If some kids make mistakes during a game, they still get to be starters in the next game. However, if her daughter makes the same mistakes, she doesn’t get to start.
Of course, this seems unfair to the young athlete—and it causes her to worry about making mistakes, which hurts her performance.
“This is hard for her (not to mention her dad and I) and I need to help her redirect her focus,” writes the sports mom. “I just don’t know how.”
This young athlete is dealing with two classic confidence busters:
(1) First of all, she worries about making mistakes,
(2) She’ll likely will make her play tentatively. Rather than “going for it,” she likely is stiff and plays to avoid making mistakes.
This will hurt her performance—and her confidence. Instead, she needs to perform in the moment—rather than thinking ahead to what she might do wrong. To do this, she can establish small, positive goals that will help her focus on performing well.
Second, the basketball player compares herself to other players–which is a mental-game no-no. When kids focus on others’ strengths or how others are treated by the coach, they’re focusing on the wrong thing. They need to focus on their own strengths and abilities.
Think about it. Do you want your young athletes to tell themselves: (1) “Look at how quick that point guard is. She never drops the ball. It’s going to be hard to compete against her.”
Or (2) do you want them telling themselves, “I’ve got a strong mental game, a great team, and I’m tall and quick on my feet.”
You guessed it! The answer is Number Two!
This young athlete also needs to understand what she can and can’t control. She can’t control her coach or what he’s thinking or doing. She can control her own actions.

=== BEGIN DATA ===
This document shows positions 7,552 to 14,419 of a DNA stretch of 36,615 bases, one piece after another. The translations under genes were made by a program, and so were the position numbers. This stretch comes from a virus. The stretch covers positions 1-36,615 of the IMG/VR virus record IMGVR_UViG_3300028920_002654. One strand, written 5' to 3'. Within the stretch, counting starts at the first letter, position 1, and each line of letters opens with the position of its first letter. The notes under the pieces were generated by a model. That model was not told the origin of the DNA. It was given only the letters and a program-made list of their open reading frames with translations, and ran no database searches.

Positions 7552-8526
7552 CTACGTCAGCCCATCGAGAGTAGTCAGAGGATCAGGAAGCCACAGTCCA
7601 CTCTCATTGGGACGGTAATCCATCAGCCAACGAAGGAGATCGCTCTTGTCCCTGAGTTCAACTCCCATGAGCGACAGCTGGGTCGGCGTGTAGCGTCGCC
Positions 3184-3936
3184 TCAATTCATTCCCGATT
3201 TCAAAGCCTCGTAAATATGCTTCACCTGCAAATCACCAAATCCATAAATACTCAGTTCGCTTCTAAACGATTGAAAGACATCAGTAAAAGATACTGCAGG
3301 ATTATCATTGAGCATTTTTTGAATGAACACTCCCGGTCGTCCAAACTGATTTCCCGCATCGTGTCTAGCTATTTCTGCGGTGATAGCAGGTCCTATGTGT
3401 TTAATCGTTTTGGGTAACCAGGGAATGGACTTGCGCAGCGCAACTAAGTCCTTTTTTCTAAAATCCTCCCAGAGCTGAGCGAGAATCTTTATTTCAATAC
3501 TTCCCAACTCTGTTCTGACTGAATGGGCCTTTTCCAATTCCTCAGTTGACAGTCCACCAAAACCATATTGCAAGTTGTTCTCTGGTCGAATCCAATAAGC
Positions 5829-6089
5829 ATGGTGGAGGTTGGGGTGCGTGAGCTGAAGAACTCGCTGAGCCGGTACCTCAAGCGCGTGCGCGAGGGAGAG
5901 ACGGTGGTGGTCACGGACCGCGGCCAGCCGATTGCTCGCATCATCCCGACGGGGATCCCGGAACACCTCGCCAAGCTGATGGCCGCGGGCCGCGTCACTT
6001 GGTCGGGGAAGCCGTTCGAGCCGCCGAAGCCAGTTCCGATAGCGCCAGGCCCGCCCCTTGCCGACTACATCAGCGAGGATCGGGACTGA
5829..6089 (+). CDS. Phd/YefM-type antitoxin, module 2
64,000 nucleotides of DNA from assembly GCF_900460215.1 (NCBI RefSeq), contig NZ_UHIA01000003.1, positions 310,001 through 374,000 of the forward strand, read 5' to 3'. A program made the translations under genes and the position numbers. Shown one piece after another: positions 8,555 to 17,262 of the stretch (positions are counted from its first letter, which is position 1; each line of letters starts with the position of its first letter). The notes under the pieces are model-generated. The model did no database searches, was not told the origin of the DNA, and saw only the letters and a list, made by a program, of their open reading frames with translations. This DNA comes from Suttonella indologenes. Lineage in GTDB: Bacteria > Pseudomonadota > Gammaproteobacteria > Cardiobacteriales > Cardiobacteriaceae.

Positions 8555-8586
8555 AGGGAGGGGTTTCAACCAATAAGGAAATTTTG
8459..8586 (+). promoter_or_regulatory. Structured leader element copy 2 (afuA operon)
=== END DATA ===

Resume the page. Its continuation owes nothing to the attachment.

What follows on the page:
Want to learn how to boost kids’ confidence in sports—and life?
Check out our program, “The Confident Sports Kid: A 7-Day Plan for Boosting Self-Confidence in Young Athletes.”
This program includes a CD and manual for parents/coaches and a CD/manual for sports kids.
It teaches young athletes how to identify their confidence busters, proactively deal with them, manage their expectations, address fear of failure, and learn how to stay confident when faced with adversity–challenges like favoritism in sports.
The program gives sports parent specific tips about how to talk to their sports parents in ways that boost their confidence. It provides some warnings about communication and behavior parents should avoid—and advice about steps they can take to improve their sports parenting skills.
Check it out here:
What do folks say about our resources?
“Thanks for your precious time in producing this website”
–sports mom, writing about our youth sports psychology blog
Help your kids make the most of their talents and their sports experience!
Lisa Cohn and Patrick Cohn, Ph.D.
P.S. Want to learn about the top confidence busters for sports kids and how to help kids deal with them? Download the first chapter of the kids’ workbook that includes a confidence assessment on this page: